Heat Stroke: Six Ways to Avoid it
In the past few weeks, we’ve talked a little bit about heat illness: the unpleasant and potentially deadly consequence of physical overheating. From what it is to the levels of severity, we’ve laid out how to identify heat related illness, how it affects the body and how it can progress. From rashes and nausea to confusion and lightheadedness, heat illness is a real danger to people who work in unconditioned or semi-conditioned environments and on the road here in Western Australia. Here are some things you can do to minimise your risks.
1. Always have a supply of water on hand
Your body’s most important line of defence against overheating is perspiration. If you’re dehydrated, you will not be able to cool yourself properly. Arm yourself with a supply of water and sports drinks. Water provides the quickest and most direct hydration, but if you’ve been in the heat all day, then sports drinks can help to replace some of the electrolytes you’ve lost through sweating, and they’ll boost your energy as well. Avoid drinks containing alcohol and caffeine, as they can actually worsen dehydration.
2. Stay alert to the symptoms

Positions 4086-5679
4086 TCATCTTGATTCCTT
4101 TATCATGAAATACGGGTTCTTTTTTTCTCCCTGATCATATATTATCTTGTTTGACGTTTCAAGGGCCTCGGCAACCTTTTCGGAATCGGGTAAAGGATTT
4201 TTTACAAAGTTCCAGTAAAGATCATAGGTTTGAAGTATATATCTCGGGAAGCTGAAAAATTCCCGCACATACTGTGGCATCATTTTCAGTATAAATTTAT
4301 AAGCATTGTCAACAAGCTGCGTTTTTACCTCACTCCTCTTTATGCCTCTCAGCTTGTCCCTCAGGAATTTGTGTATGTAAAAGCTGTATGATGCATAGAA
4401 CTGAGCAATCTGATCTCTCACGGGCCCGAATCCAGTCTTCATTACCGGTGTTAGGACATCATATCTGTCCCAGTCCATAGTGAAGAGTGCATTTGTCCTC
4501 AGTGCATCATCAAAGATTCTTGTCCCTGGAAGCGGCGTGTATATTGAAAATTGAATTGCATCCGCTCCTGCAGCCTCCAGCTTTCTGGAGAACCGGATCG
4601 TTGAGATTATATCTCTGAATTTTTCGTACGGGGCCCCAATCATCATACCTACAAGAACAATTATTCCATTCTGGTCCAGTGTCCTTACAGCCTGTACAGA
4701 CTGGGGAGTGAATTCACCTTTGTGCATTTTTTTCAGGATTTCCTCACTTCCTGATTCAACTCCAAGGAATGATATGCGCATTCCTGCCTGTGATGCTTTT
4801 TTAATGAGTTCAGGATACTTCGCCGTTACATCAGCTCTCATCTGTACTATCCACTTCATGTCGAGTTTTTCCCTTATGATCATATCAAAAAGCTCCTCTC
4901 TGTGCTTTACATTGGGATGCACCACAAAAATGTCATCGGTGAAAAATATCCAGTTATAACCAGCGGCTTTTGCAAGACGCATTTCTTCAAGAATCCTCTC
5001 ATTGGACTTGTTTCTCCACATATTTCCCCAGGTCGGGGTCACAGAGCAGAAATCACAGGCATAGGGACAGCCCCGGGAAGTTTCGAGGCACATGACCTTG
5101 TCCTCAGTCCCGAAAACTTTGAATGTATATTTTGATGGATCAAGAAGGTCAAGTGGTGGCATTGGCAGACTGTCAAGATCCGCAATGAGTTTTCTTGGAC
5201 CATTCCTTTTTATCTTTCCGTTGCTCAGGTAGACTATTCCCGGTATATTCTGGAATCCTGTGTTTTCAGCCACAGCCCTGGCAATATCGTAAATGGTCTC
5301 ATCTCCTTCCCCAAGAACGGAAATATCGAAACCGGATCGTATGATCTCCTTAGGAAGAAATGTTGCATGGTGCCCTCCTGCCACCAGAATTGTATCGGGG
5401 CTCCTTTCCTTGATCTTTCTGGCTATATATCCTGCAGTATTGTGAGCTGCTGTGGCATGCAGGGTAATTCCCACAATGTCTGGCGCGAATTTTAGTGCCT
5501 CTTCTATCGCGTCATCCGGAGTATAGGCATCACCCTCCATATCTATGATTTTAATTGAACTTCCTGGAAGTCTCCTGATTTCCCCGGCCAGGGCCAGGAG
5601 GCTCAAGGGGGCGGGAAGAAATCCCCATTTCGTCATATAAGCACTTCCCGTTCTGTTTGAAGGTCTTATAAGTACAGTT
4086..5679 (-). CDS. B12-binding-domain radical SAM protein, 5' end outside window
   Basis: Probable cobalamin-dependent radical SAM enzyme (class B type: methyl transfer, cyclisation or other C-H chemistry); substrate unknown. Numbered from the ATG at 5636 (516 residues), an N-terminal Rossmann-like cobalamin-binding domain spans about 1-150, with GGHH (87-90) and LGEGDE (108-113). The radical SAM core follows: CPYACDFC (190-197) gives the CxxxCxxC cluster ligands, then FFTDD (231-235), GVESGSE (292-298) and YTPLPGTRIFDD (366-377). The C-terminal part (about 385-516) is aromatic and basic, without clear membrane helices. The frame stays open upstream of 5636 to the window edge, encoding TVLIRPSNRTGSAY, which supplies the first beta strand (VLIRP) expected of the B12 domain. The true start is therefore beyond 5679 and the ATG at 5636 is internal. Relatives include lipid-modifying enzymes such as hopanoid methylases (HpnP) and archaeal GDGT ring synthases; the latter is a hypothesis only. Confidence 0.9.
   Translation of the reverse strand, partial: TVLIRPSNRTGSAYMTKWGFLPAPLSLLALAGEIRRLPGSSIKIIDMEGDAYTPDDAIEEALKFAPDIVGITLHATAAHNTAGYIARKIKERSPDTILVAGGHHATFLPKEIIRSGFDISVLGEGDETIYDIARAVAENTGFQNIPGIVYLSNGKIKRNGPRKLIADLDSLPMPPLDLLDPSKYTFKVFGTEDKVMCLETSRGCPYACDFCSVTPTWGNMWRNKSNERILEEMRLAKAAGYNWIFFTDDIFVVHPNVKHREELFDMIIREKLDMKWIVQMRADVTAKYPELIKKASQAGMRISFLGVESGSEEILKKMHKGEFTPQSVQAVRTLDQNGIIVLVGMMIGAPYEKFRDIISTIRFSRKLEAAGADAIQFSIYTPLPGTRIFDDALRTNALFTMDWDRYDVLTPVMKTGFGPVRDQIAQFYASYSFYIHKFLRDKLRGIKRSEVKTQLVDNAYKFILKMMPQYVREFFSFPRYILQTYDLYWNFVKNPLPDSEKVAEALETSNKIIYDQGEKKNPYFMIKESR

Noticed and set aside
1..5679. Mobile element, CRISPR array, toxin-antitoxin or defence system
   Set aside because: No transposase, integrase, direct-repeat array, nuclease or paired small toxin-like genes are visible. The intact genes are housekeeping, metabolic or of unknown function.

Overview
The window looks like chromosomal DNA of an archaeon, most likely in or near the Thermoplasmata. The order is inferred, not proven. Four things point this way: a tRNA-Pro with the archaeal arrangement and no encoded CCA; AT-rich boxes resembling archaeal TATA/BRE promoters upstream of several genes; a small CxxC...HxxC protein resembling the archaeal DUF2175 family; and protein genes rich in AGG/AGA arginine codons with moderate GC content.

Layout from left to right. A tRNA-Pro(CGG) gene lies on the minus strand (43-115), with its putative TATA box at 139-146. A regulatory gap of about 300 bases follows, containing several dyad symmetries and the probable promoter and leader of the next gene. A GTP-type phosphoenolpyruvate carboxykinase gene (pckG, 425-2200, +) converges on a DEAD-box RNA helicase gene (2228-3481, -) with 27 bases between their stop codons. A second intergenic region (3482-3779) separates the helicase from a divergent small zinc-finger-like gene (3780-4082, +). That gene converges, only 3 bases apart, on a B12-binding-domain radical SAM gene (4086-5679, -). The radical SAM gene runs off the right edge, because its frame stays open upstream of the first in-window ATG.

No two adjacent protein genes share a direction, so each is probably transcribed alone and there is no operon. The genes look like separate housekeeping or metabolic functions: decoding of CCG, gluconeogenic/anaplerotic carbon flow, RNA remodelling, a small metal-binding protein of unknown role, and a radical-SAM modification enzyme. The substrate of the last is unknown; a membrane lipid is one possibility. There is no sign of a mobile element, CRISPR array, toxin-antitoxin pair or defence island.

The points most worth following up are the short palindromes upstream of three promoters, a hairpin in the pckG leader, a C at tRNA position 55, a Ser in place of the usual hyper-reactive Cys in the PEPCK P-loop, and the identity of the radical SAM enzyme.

Make sure you’re aware of the symptoms of heat illness and that you stay alert for them as you work. If you find yourself edging into risky territory, then take a break, rehydrate and if possible, get yourself into a cooler environment.
3. Avoid excessive and extended physical effort in hot environments
Sometimes a difficult job has to be done, but always put your own health and the health of anyone who’s working for you first. If it’s blistering hot and a challenging job needs to be done outdoors or in an environment that’s not fully cooled, then find a way to rework the schedule so that the task can be done during a cooler time of day or on another day.
4. Be aware of the importance of acclimatisation
People who are acclimatised to heat are at a reduced risk of heat stroke. Workers need an opportunity to acclimatise before they begin, especially if they’ve just started working in a hot environment.
5. Make sure that enclosed areas have air conditioning
If you spend time in any kind of vehicle or equipment cab, then you need to make sure it has a dependable air conditioning system. If your workplace is onsite, then make sure there are enclosed areas equipped with air conditioning that can be used for breaks and emergencies. Lyons Air Conditioning can help with all of that.
6. Make sure that the air conditioning is dependable and well maintained
Whether it’s automotive air conditioning, truck air conditioning or mining air conditioning that you depend on, make sure this critical system is properly designed and well maintained. In Western Australia, you can do that by working with Lyons Air. We’re experts in mobile and onsite air conditioning systems, we have decades of experience backing us up, and we will do our best to keep you cool on the job.